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comment:156 SergeyBiryukov12 months ago

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comment:157 layotte12 months ago

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comment:161 RonStrilaeff9 months ago

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comment:162 sworddance9 months ago

(Comment from #7745 that seems to be relevant - this comment is more expanded)
It seems the real problem is that there are 2 orthogonal issues at work that are not being treated orthogonally: Visibility and Status.

Currently ( 3.7-alpha24822 ) there are very bizarre interactions as a result.

Interaction path 1:

  1. Create a post
  2. Change its Visibility to Private
  3. Status now changes to 'Privately Published'
  4. Status does not have an edit link any more

Interaction path 2:

  1. Create a post
  2. Click on Status edit button (so the status selection box is displayed)
  3. Click on Visibility Edit button
  4. Change Visibility to Private
  5. Click on Visibility 'OK' button
  6. Status option box changes to allow 'Pending Review', 'Draft', 'Privately Published'
  7. Select 'Draft' and click on status 'OK' button.
  8. Status becomes 'Privately Published' ( not Draft like user requested ) and the edit button disappears.

Interaction Path 3:

  1. Create a post
  2. Click on Status edit button (so the status selection box is displayed)
  3. Click on Visibility Edit button
  4. Set the scheduled time to be in the future
  5. Change Status to be private
  6. Post published and the scheduled time is still set to be the future.

Comments:

  1. Visibility and Status are not logically the same :
    1. Visibility is the MAXIMUM POSSIBLE visibility.
    2. Status is a WORKFLOW STATE that may impose a maximum calculated_visibility
  2. If Visibility controls Status then Status should be visually subordinate to Visibility. Currently it looks like Status should control visibility. (which from a work flow perspective I would think that it would be the case.)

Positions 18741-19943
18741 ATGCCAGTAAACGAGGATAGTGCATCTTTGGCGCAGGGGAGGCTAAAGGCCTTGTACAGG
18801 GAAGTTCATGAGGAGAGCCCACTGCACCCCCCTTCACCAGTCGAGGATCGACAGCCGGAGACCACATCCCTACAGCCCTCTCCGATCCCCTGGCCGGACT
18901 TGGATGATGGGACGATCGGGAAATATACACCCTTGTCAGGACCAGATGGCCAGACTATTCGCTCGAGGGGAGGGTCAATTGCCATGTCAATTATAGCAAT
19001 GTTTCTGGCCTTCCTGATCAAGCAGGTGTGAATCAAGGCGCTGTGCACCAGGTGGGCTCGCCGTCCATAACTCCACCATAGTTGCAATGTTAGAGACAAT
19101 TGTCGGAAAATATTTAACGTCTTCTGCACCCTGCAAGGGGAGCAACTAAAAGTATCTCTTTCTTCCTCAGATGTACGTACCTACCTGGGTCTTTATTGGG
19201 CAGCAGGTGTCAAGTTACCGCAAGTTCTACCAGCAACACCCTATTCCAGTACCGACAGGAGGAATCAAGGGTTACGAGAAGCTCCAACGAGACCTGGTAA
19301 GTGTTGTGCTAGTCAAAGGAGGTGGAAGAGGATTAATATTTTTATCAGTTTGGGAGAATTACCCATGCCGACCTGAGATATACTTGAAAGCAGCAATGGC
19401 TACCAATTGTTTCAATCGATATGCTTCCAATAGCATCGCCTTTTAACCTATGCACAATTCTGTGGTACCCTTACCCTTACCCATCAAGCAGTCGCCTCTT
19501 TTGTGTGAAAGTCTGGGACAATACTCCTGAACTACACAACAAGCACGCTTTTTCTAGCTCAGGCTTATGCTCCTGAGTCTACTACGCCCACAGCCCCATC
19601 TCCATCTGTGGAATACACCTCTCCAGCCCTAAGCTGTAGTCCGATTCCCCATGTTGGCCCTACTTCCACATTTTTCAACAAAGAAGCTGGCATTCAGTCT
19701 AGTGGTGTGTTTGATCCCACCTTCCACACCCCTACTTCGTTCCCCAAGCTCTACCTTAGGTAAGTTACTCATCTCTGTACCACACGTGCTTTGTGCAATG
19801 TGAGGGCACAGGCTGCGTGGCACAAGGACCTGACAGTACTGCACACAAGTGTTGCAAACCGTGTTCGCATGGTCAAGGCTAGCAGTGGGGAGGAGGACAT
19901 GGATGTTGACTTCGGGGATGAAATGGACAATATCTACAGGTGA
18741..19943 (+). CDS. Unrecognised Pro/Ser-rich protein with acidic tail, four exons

3. Visibility and Status interact in a non-intuitive manner.

Suggestions:

  1. Status should be used to determine the CURRENT maximum visibility of a post.
  2. Visibility determines the absolute maximum visibility of the post.

so conceptual the question is :

current_user_can('read_post', $post_id) ;

with the answer being determined by:

$actual_visibility = max ( status_max(), visibility_max(),
<some calculation depending on current_user's relationship to the post>, <posting_schedule>, <other filter functions > )

comment:163 sworddance9 months ago

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comment:164 sillybean9 months ago

#12510 was marked as a duplicate.

comment:165 sillybean8 months ago

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comment:168 ZaneMatthew6 months ago

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comment:170 soulseekah5 months ago

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comment:171 michael.ecklund5 months ago

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comment:172 corradomatt4 months ago

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comment:173 fjarrett4 months ago

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comment:174 netweb4 months ago

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comment:175 rickalee3 months ago

Any hope of this getting picked back up for 3.9? Tempted to apply Daniels patch to get this working on internal project.

comment:176 helen3 months ago

I would love to see this taken on again, although I don't think it should be promised for a release until the UX and ensuing UI and API are thought through. I think it's important to note the order there - I understand that the instinct is to go for API first (I'm a developer, too, I more than get it), but I think what we're really battling here is growing pains, not just a broken API. We need to focus on what the UX should be, first from a default standpoint, then from a "what COULD people want to do" standpoint, and then determine what UI and API changes need to happen from there.

For example, let's take a pretty common custom workflow of "I save a post, somebody else copyedits it, and somebody else actually publishes it". What does each user type's workflow look like when they're in the admin (possibly not even just the edit screen)? How can the admin help guide them to the best or right action or set of actions to take? From there we think about how an ideal UI would be structured and what an API would need to support for that scenario. Then, through considering various and varying scenarios, again starting with existing default ones, we can come to what kind of extensibility the UI needs to account for and, of course, what the API needs to look like to make it all actually work and to allow developers to mold and customize as needed.